It was a fairly quiet year for AMD’s graphics department in 2018, but 2019 has the chance to dial things up a bit with the expected announcement and launch of new Vega II graphics processors built on a 7nm process.
The wait for a new AMD graphics card has been long and arduous, but Vega II may put AMD back on the map. Based on what we’ve heard AMD’s 7nm GPU architecture could outpace Nvidia Turing 12nm graphics cards from both a shrunken architectural-aspect and for performance-to-price.
Cut to the chase
- What is it? AMD’s first 7nm graphics cards
- When is it out? Likely within the first half of 2019
- What will it cost? TBD
AMD Vega II release date
AMD Vega II’s release date remains to be a mystery, but there’s been plenty of speculation and leaks on the internet street. Currently, the most reliable release date we could pin down is the first half of the year – yes that’s really the tightest window we’ve seen reported thus far.
The original lineup of Vega graphics cards built on a 14nm process was announced at CES 2017 and didn’t hit the market for consumers until that August. Now, two years later, we’re likely on the cusp of Vega II’s announcement and there’s a possibility AMD may follow the same rollout pattern.
There have been plenty of signs pointing to an unveiling at CES 2019. For one thing, AMD will have a keynote at CES. That keynote paired with the recent spotting of a new trademark application for what looks like a Vega II logo strongly hint at Vega II featuring in the keynote. Given AMDs GPU roadmap, the Vega II should turn out to be built on a 7nm process.
PCGamesN has suggested that the new 7nm Vega II may release as early as the end of the first quarter of 2019. However, Wccftech believes it may take until the end of the first half of 2019 for the GPU to hit the market. Since the first line of consumer Vega cards took more than half a year from their announcement to their release, the Q1 release does seem optimistic.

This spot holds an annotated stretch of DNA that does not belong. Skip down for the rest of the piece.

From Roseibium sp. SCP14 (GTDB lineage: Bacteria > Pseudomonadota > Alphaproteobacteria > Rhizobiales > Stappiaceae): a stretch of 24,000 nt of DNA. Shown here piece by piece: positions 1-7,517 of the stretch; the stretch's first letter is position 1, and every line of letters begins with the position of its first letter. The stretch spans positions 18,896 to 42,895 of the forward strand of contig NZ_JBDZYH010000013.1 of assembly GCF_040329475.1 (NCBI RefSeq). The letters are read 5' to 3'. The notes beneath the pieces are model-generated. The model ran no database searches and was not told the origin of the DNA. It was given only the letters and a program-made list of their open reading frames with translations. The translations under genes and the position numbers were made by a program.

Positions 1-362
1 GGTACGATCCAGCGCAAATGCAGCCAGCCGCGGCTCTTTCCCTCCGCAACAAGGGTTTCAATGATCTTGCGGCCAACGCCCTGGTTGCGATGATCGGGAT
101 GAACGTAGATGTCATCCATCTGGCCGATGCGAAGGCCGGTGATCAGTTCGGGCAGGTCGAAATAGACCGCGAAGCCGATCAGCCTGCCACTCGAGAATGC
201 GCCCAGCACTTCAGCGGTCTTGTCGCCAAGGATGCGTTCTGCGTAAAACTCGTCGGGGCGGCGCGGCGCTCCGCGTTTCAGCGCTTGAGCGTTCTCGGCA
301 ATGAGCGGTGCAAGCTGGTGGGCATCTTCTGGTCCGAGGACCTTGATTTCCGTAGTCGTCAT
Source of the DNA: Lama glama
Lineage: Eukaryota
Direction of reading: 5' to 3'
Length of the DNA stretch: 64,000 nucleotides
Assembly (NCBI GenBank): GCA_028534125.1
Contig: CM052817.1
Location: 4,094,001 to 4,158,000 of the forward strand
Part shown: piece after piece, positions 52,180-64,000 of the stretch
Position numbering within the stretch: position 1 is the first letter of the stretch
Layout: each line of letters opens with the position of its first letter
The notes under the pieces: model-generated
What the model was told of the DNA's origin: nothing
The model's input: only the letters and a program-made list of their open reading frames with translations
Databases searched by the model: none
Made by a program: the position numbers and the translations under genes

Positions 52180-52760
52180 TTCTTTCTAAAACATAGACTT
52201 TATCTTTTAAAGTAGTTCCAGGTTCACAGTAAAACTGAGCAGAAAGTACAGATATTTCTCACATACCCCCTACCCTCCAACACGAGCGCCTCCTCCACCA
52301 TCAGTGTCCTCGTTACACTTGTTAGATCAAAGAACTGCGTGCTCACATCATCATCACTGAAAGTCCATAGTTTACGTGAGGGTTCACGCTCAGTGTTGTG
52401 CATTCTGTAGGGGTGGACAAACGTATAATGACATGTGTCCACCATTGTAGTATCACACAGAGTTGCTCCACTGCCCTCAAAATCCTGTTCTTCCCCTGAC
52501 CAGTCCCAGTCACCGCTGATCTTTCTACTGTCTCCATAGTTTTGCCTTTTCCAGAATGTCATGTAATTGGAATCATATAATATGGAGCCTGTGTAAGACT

AMD Vega II price
If you thought AMD Vega II’s release date was nebulous, pricing on AMD’s new graphics cards is an even bigger mystery as we practically haven’t seen any reports to suggest anything. For the time being the best way of telling what the company’s next GPUs will cost is looking back at how it priced its previous parts.
- AMD Radeon RX Vega 64: $499 or £549 (about AU$630)
- AMD Radeon RX Vega 56: $399 (about £305, AU$505)
Knowing AMD’s usual MO and its mission to serve underserved gamers, you can bet it will produce affordable graphics cards rather than the most powerful parts for extremely expensive prices.
In December 2018, we heard one report of an AMD Radeon RX 3080 that could match GeForce RTX 2070 for half the price. If these rumors are even half true, they strongly support our theory.
AMD Vega II specs
The switch from a 14nm process to a 7nm process should allow AMD to pack even more power into each GPU. Since AMD’s strategy of late has seemed to be to throw more and more cores at a problem, as we’ve seen clearly with the 32-core Threadripper.
Rumors of AMD 7nm processors have thus far included 16-core Ryzen 3rd Generation processors and Ryzen Threadripper 3rd Generation CPUs are expected to up the ante once again as well.
The 7nm process has already been used in GPUs by AMD with the Radeon Instinct MI60 and MI50 cards. An interesting aspect of these cards is that they’re based on the Vega architecture, and they also use HBM2 memory modules. This suggests that Vega II could also continue to use the HBM2 seen on the original Vega graphics cards.
It’s worth noting that, though the Vega II is expected to be powerful, it’s not necessarily going to be targeted at gamers. It could instead be geared toward professionals and creatives.
That’s not to say the cards won’t be gaming ready.
A YouTuber named AdoredTV leaked of 7nm AMD GPUs including a Radeon RX 3080, RX 3070 and RX 3060 that could go head to head with all but Nvidia’s highest-tier RTX cards. However, these GPUs seemed to fall under a separate Navi architecture and not Vega II. So, just what we will really get from Vega II is a question CES 2019 will hopefully answer, but all signs point to a lot of power.
Aside from standalone cards, it seems all but guaranteed that the Vega II series will find its way into mobile and lower-power devices as integrated graphics processors. With a new generation of Ryzen processors expected, a new generation of Vega graphics to integrate into APUs is only fitting.
In fact, laptop benchmarks have already shown “Radeon Vega Mobile Gfx” integrated graphics showing up with Ryzen 3000 APUs, so it’s likely just a matter of time. Even the anticipated Xbox Scarlet Cloud could see Vega II built into its APU.